I'm not close to engaged, but I know several people who have gotten married, and had this discussion multiple times. One thing that I find interesting is that some women I know change it because he feels very strongly about it. I've never really heard why exactly it's important to the man, so I'd love to hear more about that.

Personally, I think it depends on his last name. If it's a good one, I'd consider it. If not, I'm keeping mine.

One said...

Ooo. A fascinating topic! My dad's last name is unfortunate -- one of those nice old British names that has become a common euphimism for the penis :-P When my mom got married, she took her mother's maiden name and hyphenated it with dad's name (Dad, brave man that he was, just kept his). All us kids got the VEEEERY long hyphenated name, too. Now that we have jobs and spouses, it's interesting to see the different ways the last name has panned out: Two of my brothers have dropped the hyphen and Dad's name completely, and use ONLY grandma's maiden name; One brother uses the full hyphenated name, but his wife kept her maiden name; Both of my married sisters kept and use the full hyphenated name. I was inclined to keep my maiden name, too, but it was *reeaaally* important to my adorable, old-fashioned husband that I take his name. My preference would have been to hyphenate my maiden name with my husband's, but the pre-existing hyphen would have made that absurd, and I simply couldn't choose just one of my existing names. In the end, it mattered more to my husband than it did to me, so I took his name and made my own last name a second (and third?) middle name (I get some really strange looks at the DMV, etc.). Hubby capitulated on another issue that was more important to me, and I feel like it was a good, high-stakes initiation to the give-and-take that makes a happy marriage. I'm pretty happy with my choice, though I HATE it when people call me Mrs. HisName. It's been nearly eight years and I still think they're talking about my mother-in-law...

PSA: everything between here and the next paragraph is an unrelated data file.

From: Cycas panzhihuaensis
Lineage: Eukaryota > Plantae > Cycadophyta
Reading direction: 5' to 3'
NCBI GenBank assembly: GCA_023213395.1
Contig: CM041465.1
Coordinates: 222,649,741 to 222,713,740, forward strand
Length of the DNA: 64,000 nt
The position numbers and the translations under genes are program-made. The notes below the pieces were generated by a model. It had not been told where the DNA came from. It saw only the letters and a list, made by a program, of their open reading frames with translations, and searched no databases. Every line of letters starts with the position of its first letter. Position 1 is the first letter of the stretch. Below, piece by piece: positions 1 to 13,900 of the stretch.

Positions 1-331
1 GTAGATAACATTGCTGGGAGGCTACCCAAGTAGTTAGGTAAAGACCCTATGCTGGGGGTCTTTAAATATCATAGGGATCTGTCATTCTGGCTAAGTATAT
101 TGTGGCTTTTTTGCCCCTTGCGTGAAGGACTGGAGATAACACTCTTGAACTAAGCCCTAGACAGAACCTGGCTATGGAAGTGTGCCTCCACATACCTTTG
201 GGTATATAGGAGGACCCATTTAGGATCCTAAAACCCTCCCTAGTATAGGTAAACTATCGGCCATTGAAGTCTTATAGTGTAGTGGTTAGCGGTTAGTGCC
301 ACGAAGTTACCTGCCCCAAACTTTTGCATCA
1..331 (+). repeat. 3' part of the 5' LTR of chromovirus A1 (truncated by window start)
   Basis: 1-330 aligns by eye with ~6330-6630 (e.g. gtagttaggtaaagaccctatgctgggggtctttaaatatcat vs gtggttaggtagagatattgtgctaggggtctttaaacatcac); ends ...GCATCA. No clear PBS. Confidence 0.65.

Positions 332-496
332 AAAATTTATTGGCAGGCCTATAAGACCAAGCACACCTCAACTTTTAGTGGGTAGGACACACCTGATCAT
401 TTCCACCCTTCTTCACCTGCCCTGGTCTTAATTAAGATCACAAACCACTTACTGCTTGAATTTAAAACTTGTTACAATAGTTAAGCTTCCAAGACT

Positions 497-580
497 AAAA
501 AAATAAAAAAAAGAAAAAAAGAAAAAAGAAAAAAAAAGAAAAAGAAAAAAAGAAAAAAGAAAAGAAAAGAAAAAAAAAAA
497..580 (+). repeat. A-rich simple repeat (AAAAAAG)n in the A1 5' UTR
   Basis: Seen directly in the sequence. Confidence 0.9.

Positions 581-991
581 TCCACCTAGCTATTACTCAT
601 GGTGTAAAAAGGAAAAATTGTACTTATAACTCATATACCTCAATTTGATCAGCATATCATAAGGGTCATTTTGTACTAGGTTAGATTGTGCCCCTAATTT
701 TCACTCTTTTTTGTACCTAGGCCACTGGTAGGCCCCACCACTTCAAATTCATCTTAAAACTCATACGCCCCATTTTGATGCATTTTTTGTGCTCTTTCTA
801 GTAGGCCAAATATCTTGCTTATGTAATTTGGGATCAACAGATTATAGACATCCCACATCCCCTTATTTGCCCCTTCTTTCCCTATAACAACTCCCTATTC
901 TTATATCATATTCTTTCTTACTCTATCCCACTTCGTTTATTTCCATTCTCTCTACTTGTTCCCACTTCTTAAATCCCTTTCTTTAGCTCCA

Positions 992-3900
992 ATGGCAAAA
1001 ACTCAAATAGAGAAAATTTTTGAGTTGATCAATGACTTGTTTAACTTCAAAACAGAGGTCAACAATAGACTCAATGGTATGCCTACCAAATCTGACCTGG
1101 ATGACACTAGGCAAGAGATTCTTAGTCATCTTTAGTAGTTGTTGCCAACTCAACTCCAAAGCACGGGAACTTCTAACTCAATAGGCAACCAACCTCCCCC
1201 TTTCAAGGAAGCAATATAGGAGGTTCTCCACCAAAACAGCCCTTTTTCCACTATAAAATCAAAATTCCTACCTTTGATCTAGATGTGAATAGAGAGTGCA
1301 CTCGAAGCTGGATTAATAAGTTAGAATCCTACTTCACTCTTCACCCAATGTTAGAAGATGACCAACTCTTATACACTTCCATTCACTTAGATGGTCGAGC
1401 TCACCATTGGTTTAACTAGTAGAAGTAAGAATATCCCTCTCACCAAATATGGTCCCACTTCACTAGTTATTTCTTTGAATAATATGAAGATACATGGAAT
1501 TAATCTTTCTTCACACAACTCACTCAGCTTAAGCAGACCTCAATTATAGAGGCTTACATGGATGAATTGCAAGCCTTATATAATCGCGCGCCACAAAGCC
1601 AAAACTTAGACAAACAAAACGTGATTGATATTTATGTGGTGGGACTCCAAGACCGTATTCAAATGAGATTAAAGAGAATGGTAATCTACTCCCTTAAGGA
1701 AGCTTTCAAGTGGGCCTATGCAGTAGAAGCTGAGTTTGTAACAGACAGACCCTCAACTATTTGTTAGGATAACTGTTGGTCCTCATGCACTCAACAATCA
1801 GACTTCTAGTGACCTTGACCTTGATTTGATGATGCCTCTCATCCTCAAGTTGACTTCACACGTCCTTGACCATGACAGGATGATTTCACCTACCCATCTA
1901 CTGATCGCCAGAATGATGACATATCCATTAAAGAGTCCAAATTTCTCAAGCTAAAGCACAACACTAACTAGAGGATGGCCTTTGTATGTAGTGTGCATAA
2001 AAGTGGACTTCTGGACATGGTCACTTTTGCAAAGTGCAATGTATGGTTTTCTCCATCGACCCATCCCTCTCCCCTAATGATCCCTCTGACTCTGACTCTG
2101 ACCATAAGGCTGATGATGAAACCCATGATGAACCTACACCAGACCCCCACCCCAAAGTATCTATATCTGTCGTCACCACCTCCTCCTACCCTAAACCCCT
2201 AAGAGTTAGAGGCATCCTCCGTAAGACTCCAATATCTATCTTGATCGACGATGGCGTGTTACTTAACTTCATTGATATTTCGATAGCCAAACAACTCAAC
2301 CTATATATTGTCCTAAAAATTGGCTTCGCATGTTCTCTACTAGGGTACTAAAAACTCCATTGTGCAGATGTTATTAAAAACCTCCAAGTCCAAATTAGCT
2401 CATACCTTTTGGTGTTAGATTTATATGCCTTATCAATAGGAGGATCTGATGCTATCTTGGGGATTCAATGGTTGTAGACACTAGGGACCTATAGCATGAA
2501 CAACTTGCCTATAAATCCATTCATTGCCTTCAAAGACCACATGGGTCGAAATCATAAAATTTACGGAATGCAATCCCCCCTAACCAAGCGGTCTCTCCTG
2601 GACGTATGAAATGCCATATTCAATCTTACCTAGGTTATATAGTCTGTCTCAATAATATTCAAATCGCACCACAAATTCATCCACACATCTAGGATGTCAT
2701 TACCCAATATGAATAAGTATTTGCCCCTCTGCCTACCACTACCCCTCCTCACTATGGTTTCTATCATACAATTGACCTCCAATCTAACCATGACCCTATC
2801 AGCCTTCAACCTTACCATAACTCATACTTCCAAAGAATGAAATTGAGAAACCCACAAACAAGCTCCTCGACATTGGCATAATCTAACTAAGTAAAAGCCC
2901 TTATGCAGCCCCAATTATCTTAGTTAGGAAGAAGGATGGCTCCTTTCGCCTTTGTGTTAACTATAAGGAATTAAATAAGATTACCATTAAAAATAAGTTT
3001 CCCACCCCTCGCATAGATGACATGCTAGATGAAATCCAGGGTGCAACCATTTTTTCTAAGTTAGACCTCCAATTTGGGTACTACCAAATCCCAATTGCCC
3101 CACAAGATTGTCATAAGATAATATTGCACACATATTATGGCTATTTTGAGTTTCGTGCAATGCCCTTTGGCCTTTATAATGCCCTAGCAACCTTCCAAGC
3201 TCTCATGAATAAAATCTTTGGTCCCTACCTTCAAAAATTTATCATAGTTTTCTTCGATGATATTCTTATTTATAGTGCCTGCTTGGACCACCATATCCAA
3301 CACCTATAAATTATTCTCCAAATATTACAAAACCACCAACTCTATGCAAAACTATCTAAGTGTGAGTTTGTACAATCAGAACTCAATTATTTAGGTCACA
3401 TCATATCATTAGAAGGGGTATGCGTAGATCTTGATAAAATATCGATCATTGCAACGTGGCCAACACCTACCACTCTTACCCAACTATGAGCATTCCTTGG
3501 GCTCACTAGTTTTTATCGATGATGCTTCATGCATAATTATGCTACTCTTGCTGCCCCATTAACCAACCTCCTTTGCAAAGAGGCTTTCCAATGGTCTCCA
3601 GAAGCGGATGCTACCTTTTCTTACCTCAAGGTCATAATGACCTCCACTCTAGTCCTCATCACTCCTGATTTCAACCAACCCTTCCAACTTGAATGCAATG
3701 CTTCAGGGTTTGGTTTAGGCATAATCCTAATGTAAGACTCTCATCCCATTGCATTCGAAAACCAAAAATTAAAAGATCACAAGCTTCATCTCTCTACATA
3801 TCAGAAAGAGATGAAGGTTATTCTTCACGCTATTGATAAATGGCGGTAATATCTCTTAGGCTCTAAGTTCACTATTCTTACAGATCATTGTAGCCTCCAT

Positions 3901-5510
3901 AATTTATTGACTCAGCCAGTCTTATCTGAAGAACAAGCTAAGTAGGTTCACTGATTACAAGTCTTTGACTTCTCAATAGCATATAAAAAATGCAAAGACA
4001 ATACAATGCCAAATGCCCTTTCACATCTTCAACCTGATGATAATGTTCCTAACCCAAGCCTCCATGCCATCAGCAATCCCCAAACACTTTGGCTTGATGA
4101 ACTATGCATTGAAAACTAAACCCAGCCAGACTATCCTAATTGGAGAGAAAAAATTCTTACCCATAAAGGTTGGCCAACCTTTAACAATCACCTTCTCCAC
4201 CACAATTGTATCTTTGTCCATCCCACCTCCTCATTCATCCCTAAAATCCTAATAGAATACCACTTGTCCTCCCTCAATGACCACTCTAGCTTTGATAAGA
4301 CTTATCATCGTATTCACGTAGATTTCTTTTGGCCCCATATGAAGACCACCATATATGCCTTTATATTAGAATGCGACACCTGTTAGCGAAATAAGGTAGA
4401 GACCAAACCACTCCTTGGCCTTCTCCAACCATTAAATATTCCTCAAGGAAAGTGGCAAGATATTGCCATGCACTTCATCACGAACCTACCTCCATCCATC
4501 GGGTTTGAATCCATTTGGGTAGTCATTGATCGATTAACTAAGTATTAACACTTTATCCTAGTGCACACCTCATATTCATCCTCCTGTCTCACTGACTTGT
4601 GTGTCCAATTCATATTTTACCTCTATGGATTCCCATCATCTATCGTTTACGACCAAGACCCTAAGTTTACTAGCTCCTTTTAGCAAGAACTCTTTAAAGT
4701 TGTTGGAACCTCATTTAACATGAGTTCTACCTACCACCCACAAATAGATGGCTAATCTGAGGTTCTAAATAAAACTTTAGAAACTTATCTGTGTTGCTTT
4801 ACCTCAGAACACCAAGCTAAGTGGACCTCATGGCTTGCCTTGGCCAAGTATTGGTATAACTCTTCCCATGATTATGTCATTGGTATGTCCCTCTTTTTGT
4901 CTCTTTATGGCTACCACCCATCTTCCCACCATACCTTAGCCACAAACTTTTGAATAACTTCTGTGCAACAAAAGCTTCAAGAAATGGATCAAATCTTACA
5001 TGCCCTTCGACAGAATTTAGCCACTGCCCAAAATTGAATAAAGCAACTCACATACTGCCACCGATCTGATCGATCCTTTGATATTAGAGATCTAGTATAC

Joanna said...

I got married almost 2 months ago (2 months next Thursday!:) and I decided to change my name. I love my maiden name and my family but I wanted this change for me and my husband to become a team. I guess I never really thought about keeping my maiden name post marriage. But now that I'm married I wouldn't have it any other way. :) Now I just need to actually do it... ;)

Charlotte said...

I love my last name, so I wouldn't want to get rid of it. however, I do think there's something very romantic about taking the guys name, so I'll be a hyphenator when the time comes x

Amber said...

I have two middle names (Amber Jade Rose) and my last name is Kozo while my perspective husbands is Filipski. Both are unique but would be terrible to hyphenate, so depending on where I am in my career when I get married will determine if I change my name. I feel like it'd be easier having my children's last name, but who knows.

Stephanie said...

I didn't like my maiden name so I was fine to say goodbye to it. It's funny, after 5 years of marriage, the other day I finally asked my husband if it's weird or exciting to see me using his last name (we were reviewing some of my work stuff) and he said it was an honor. So sweet.

Bugsy said...